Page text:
Do you know your nuthatch from your wood warbler? New book records all known bird species in County Durham

Keith Bowey and Paul Anderson along with members and authors from the Durham Bird Club Project launching their new book "Birds of Durham".
Keith Bowey and Paul Anderson along with members and authors from the Durham Bird Club Project launching their new book "Birds of Durham".
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A DEFINITIVE new book on birds and birdwatching in County Durham has been published.

Birds of Durham Heritage Project has published the book, The Birds of Durham, which details the history of birdwatching in the area and all 386 species that have been recorded.

Its covers the old County Durham area, which stretches from the River Tyne to the Tees, and was inspired by George W. Temperley’s A History of the Birds of Durham, published through the Natural History Society in 1951, which has been the standard point of reference for ornithologists.

Each entry in the new book features illustrations, photographs and data, and the team behind the guide is sure it will be used for generations to come.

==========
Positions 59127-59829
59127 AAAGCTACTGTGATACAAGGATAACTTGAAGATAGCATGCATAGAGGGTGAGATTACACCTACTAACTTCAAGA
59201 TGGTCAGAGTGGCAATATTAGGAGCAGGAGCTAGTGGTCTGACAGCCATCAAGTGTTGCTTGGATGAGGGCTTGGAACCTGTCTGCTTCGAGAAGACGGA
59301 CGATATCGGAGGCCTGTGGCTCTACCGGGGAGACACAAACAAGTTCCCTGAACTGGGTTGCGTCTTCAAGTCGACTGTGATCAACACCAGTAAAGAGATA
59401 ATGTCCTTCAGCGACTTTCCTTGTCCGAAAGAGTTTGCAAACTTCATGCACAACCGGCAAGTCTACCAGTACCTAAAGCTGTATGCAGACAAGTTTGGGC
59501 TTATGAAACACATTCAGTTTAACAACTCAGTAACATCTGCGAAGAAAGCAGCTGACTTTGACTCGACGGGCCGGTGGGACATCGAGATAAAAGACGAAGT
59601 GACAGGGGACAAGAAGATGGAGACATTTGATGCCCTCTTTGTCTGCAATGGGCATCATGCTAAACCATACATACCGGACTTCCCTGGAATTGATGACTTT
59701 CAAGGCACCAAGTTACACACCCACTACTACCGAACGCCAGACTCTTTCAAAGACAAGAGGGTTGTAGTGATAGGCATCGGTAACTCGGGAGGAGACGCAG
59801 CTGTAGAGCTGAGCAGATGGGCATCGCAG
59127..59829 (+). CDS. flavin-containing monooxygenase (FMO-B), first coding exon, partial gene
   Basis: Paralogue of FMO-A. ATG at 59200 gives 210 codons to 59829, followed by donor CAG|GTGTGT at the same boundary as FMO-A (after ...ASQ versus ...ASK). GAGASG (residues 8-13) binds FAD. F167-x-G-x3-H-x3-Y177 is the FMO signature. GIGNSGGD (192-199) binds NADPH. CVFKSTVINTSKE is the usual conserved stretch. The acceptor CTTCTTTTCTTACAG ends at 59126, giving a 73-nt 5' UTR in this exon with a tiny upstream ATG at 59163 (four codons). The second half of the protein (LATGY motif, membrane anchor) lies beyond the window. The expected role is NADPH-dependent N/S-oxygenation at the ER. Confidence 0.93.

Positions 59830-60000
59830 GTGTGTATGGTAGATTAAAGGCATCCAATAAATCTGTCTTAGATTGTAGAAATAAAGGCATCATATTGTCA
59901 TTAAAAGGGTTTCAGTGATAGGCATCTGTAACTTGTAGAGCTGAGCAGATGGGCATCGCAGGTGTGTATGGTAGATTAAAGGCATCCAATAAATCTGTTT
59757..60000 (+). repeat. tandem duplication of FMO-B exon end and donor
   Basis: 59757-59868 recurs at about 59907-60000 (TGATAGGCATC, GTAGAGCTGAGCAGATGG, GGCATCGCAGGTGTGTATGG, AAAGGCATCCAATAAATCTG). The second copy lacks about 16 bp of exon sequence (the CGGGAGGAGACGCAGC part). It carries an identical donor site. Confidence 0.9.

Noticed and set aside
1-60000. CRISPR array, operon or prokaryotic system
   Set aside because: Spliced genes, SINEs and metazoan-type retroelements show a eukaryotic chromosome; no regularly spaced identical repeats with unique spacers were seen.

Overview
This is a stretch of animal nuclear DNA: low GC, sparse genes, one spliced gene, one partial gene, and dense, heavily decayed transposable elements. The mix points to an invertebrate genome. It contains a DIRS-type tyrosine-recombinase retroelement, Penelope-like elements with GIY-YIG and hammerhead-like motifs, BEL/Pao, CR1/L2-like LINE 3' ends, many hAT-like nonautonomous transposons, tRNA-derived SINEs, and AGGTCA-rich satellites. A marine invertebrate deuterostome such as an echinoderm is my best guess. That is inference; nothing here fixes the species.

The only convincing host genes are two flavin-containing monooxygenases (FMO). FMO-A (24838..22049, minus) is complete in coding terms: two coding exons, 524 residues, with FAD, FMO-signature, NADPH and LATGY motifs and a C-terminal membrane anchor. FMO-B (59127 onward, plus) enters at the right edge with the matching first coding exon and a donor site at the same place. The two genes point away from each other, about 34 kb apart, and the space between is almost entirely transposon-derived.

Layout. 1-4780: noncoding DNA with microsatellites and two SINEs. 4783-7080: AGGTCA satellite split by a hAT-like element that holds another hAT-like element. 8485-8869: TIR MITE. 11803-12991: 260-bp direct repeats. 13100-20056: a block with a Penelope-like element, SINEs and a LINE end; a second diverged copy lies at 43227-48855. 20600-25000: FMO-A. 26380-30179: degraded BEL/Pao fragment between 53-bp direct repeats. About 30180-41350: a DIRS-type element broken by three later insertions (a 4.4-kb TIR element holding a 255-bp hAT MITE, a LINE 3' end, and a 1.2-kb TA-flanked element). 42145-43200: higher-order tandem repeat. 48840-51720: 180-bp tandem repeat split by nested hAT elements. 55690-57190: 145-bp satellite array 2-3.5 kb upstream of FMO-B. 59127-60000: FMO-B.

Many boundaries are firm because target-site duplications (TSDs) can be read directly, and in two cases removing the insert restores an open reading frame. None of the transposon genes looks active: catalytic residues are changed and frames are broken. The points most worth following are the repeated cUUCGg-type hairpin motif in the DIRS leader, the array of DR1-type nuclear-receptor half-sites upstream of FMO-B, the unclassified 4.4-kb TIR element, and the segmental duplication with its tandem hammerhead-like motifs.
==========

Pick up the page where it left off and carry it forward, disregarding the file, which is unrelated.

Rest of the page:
Paul Anderson, the chairman of Durham Bird Club and one of the lead partners in the project, said: “This truly is a once-in-a lifetime experience.

“To create such a high-quality book that documents the history of every bird species recorded in Durham has, for a generation of ornithologists, been an ambition of the Durham Bird Club.

“It was only with the development of the Birds of Durham Heritage Project and the magnificent support of the Heritage Lottery Fund that a mechanism was created by which this aspiration might be so superbly realised.”

Mr Anderson added: “We are very proud of everybody that has contributed to this huge, collaborative effort.

“We trust the birdwatchers of the future will appreciate this work as much as we have so long appreciated the work of George Temperley and those others who went in advance of ourselves.”

More than 60 volunteers put in 10,000-plus hours to create the book, which is the last piece of work to be produced by the two-year-long Birds of Durham Heritage project, which was backed by a £30,000 grant from the Heritage Lottery Fund.

Others activities the cash helped pay for were lectures, guided walks, the construction of nine information panels, a host of online resources and a short film which told the story of bird heritage.

In addition to the Durham Bird Club, the project brought together the Durham Upland Bird Study Group, Durham Wildlife Trust, the Natural History Society of Northumbria and Teesmouth Bird Club.

The book costs £30 plus £10 postage and packaging, with order forms available to download from www.durhambirdclub.org

They can then be posted to Allan Rowell, 18 Hill View Road, Sunderland, SR2 9JY.

The website also lists sales days being held across County Durham.

Twitter: @EchoEastDurham